Cody Barlow planned to make the drive from the town of Hulbert to attend this year’s Tulsa Pride, but he couldn’t attend because he was helping family members move between residences.

Then he remembered a supermarket and craft store near his home sold duct tape in bright colors. The realization gave him another idea on how to be an ally to his LGBTQ friends, family and those who served with him in the Navy.

He and his mother purchased some tape rolls, which he used to cover the tailgate of his Chevrolet Silverado with a rainbow pride flag. On top of the flag was an all-caps message in black mailbox letters: “Not all country boys are bigots ... Happy Pride month.”

“They (LGBTQ people) were a lot of really good people that I had learned from over the years,” Barlow, who is heterosexual, said in an interview on Monday. “But growing up in an area like this in rural Oklahoma, these communities are not quite so friendly to that, I guess. They don’t always really understand it. They don’t accept it.”

He posted a public photo of the tailgate on social media on Thursday, but said he didn’t expect much fanfare outside of friends or family. But as of Monday evening, his Facebook post has nearly 130,000 reactions and more than 75,000 shares from people around the world, even drawing the attention of CNN.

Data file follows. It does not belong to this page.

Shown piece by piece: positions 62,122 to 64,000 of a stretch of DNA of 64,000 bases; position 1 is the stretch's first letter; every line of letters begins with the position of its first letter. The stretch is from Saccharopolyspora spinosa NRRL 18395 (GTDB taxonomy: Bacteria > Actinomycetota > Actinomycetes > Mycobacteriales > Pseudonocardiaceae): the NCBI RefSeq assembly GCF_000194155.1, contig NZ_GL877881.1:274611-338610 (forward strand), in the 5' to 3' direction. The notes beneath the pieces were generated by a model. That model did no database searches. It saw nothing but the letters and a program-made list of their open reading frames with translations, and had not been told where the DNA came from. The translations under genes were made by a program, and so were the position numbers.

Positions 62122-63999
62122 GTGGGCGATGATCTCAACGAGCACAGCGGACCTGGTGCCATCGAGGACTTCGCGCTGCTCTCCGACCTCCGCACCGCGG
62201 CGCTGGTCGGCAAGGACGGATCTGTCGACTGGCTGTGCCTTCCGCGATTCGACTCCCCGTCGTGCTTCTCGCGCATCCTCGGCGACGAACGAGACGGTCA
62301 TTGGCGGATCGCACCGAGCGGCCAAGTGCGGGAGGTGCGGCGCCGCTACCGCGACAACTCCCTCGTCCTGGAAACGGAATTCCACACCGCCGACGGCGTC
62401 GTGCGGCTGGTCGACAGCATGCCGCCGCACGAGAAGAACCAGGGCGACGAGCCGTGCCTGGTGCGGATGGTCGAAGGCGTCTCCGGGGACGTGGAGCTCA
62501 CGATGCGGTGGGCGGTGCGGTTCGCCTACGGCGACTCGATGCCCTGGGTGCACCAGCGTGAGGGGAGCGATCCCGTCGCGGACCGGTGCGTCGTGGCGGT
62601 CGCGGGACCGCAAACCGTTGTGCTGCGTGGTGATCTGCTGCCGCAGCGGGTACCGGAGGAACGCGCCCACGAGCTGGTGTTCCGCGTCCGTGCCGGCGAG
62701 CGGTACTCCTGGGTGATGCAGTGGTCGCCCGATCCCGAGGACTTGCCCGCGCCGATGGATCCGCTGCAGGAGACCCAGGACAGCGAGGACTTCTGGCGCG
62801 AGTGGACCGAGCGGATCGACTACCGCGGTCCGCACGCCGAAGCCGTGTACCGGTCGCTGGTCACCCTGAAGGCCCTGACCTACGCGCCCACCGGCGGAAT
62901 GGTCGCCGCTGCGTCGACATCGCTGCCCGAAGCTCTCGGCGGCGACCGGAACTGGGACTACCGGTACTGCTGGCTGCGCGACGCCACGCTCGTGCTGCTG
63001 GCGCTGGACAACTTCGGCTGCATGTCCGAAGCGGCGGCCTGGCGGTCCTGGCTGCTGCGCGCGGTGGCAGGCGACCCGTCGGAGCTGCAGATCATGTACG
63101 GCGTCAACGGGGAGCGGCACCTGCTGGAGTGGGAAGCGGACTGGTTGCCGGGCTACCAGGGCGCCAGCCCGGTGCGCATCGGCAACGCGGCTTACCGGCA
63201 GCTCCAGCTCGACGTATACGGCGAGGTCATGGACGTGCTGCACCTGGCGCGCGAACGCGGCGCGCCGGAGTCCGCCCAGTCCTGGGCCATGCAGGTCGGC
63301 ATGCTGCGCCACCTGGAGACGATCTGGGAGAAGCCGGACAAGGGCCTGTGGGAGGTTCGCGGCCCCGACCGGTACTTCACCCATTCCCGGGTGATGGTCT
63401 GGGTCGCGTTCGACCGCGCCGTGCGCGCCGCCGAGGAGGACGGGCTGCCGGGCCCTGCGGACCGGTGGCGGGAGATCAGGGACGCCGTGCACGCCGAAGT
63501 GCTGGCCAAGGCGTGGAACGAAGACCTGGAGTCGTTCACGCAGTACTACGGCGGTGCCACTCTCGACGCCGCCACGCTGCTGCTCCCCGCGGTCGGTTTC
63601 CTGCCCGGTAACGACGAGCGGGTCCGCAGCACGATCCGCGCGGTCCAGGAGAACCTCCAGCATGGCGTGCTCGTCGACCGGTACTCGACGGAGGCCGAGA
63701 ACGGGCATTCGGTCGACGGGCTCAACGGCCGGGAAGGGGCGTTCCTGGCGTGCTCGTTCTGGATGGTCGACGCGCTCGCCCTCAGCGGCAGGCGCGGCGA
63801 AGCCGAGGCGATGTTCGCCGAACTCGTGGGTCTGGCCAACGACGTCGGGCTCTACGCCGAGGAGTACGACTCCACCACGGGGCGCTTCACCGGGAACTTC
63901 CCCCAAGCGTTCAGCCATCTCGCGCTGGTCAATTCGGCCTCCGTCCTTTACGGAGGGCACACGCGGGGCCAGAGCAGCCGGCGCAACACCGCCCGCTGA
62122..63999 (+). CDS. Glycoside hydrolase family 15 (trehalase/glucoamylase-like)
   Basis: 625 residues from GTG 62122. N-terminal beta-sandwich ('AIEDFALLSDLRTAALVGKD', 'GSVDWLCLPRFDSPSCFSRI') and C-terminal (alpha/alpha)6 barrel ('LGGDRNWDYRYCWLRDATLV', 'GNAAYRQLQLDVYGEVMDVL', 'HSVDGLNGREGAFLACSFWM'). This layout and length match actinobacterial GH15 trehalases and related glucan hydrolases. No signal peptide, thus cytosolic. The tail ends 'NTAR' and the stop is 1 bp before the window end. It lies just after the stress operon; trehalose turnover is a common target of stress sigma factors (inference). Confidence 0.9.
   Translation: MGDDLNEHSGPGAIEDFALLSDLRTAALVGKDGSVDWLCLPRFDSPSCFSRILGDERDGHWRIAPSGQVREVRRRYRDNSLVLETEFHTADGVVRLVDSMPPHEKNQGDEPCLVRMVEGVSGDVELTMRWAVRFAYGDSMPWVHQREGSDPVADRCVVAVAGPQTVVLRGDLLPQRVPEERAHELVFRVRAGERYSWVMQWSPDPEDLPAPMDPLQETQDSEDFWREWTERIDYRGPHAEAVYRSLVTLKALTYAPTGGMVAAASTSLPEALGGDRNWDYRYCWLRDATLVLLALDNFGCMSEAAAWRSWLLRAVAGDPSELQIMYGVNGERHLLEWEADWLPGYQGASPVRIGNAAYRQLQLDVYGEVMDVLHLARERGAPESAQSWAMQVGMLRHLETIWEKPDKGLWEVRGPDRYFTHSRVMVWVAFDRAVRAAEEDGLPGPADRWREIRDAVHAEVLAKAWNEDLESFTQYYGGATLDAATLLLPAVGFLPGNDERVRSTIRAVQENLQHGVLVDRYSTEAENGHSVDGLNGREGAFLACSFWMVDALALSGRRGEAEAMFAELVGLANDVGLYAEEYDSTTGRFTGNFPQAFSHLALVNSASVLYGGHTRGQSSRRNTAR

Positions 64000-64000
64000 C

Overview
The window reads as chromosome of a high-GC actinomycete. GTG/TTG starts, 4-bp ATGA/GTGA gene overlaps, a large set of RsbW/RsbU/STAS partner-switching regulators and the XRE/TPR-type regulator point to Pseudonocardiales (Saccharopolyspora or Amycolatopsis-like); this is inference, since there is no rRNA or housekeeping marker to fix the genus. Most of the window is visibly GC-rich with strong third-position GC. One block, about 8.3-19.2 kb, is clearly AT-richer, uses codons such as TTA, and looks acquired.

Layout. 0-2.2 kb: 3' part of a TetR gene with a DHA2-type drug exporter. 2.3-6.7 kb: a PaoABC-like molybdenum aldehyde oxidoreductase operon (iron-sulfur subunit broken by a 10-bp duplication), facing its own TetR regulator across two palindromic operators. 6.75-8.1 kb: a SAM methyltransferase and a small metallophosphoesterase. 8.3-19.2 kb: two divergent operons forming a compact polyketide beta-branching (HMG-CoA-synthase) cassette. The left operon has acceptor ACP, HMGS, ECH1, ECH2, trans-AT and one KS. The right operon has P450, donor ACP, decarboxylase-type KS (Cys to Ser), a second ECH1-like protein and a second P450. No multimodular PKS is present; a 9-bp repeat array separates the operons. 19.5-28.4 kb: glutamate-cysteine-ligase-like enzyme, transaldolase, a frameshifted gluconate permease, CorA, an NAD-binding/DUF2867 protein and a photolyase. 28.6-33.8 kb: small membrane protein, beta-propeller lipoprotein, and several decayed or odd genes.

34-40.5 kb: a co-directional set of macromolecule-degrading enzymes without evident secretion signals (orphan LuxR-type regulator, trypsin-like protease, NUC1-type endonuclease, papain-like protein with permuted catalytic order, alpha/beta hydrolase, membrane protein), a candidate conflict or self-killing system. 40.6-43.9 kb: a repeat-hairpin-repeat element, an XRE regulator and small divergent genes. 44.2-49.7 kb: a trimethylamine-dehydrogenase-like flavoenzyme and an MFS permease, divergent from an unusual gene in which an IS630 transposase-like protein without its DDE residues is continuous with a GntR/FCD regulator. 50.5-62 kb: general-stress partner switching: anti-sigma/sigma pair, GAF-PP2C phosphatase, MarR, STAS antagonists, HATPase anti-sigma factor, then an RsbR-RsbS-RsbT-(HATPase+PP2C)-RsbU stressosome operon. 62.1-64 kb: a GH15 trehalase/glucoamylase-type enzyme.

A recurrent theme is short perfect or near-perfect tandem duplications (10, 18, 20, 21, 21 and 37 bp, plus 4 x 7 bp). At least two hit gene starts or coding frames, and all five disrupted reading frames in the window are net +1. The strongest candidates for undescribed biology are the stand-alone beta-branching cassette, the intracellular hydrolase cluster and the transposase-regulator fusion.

“I think it was just kind of a matter of over time feeling more inclined to speak out,” he said of his decision to post. “Being an average straight guy and driving a truck like I do, I don’t deal with hate. I don’t deal with judgment. I just wanted to do what I could to help out.

“I thought that being in my position, people around here would maybe be more accepting of it or be more willing to listen.”

At first, feedback was predominantly anti-LGBTQ, something Barlow said he anticipated within his explanation on the post. The comments were at one point so negative he briefly considered removing it from Facebook.

But then came private messages and even more comments from LGBTQ people about their experiences with discrimination.

Now, Barlow, 28, can’t accept any more friend requests on Facebook. Supporters — and in some cases critics — are sending him so many messages he said it’s “nearly impossible” to respond to everyone in a timely way.

“The stories have been great, really touching stuff, from all over the world. Several different countries and continents,” Barlow said. “People have told me they’re tearing up and crying while reading my post. That meant a lot to me that they took the time to open up and tell me. It’s probably not easy for them to talk about.”

He said people have also largely been kind during in-person interactions in his community, citing an example of one person who thanked him for writing the post while he had his lunch inside his truck in a parking lot.

Barlow said he hopes the Facebook post and its message prompt people to open their minds, educate themselves and reach out to the LGBTQ people in their lives. The tailgate of his truck will remain decorated for the duration of June, he said.

“I hope that this can help even the slightest bit to encourage and support at least one person that needs it,” he wrote in the post.

Samantha Vicent

918-581-8321

samantha.vicent@tulsaworld.com

Twitter: @samanthavicent

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